Georg Thurnes is to replace Heribert Karch as head of the German occupational pensions association aba, it was announced today.
The handover will take place at the Berlin-based association’s annual conference in early May.
Karch will step down from the board after eight years as the association’s head. He is also the managing director of German industry-wide pension fund Metallrente, and said he would concentrate on his responsibilities in that role from May.
“I don’t find it easy, but I am determined to reduce my activities,” he said. “I am happy that Georg Thurnes is willing to take over the demanding role of chairperson.
“The management of our association will be in the best of hands.”
Thurnes is chief actuary and board member at Aon Hewitt Germany, and a well-known figure in the German occupational pensions industry. He has been one of aba’s two deputy chairs since 2011, and on the board since 2008.
“Aba is an excellent association that, in light of the challenges facing workplace pensions in Germany, plays an important role,” he said. “I appreciate the trust that has been placed in me.”
Thurnes was elected chairperson at a board meeting today.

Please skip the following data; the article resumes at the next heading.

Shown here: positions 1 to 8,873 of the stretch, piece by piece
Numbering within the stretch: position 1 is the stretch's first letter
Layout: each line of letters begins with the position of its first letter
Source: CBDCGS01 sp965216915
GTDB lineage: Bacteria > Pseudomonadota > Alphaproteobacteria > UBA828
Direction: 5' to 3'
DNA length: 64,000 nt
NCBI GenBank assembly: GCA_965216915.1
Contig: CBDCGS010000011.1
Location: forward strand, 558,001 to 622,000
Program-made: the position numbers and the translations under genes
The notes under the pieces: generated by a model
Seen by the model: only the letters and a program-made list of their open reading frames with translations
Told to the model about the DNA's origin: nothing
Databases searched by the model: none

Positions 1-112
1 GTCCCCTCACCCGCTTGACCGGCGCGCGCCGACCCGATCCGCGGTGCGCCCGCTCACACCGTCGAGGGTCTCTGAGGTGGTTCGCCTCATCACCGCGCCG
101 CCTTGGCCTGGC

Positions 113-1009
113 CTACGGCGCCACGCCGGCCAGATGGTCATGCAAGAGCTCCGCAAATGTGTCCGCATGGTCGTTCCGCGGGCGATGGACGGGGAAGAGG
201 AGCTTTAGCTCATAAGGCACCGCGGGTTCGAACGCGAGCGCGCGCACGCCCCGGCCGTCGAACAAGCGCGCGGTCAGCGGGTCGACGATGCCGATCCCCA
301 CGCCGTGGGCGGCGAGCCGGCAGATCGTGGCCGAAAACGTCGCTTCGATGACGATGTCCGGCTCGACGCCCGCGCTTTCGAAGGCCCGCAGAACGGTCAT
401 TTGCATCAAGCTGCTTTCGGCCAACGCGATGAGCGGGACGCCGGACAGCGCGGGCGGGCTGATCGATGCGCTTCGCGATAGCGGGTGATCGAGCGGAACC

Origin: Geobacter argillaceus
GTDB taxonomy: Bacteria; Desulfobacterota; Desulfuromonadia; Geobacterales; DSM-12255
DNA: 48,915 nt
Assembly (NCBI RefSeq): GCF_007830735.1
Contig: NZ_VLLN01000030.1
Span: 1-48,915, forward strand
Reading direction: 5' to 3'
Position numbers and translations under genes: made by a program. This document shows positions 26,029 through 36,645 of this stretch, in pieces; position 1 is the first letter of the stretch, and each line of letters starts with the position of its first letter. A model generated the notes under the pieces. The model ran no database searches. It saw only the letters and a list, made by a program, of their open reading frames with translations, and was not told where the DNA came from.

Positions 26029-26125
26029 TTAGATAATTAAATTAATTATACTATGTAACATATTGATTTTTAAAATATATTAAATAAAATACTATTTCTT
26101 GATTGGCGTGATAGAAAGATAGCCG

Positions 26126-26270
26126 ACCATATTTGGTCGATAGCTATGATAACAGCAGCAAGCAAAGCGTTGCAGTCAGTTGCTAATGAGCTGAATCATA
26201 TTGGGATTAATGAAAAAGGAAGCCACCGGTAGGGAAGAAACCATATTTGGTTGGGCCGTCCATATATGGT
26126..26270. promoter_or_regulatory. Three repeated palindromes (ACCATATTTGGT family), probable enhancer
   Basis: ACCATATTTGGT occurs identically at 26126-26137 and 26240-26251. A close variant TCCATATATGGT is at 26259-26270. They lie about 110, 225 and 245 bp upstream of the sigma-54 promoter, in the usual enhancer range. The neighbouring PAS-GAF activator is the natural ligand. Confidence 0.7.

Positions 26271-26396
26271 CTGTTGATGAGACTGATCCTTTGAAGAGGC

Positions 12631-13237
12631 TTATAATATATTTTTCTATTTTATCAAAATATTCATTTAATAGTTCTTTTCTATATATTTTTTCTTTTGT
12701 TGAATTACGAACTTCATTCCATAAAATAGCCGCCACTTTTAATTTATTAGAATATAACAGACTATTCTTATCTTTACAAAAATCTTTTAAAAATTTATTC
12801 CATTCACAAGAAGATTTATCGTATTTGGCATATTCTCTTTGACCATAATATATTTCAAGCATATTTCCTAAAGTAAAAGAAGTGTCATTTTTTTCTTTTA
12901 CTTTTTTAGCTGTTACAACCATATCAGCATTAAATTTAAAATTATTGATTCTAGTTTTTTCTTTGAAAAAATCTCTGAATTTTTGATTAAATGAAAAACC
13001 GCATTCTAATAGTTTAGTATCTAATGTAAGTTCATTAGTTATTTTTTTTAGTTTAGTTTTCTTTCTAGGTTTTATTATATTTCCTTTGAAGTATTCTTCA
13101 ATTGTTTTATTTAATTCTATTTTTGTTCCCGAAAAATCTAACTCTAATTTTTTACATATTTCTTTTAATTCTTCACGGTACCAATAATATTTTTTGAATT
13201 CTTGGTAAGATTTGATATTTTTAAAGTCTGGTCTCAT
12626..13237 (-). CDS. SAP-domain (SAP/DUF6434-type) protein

He will be supported by deputies Richard Nicka, vice president of benefits at BASF and head of the BASF Pensionskasse, and Dirk Jargstorff, senior vice president of corporate pensions and related benefits at Robert Bosch and CEO of the Bosch Pensionsfonds.
Jargstorff will also take over from Carsten Velten the running of aba’s expert group for Pensionsfonds, one of the vehicles for workplace pension provision in Germany.
Aba said Velten, who is head of the Telekom Pensionsfonds, wanted to step down from the role because of additional work commitments. He had led the group for more than 15 years.
Klaus Stiefermann remains aba’s secretary general. Joachim Schwind, who had been the association’s other deputy chairperson for more than 20 years, stepped down late last year after retiring as head of the pension funds for chemicals company Höchst.
The board changes at aba come as the German occupational pensions industry eagerly anticipates the announcement of the country’s first defined contribution scheme, after a major pension reform law came into effect last year.
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And look out for in-depth coverage of German pensions in the April edition of IPE magazine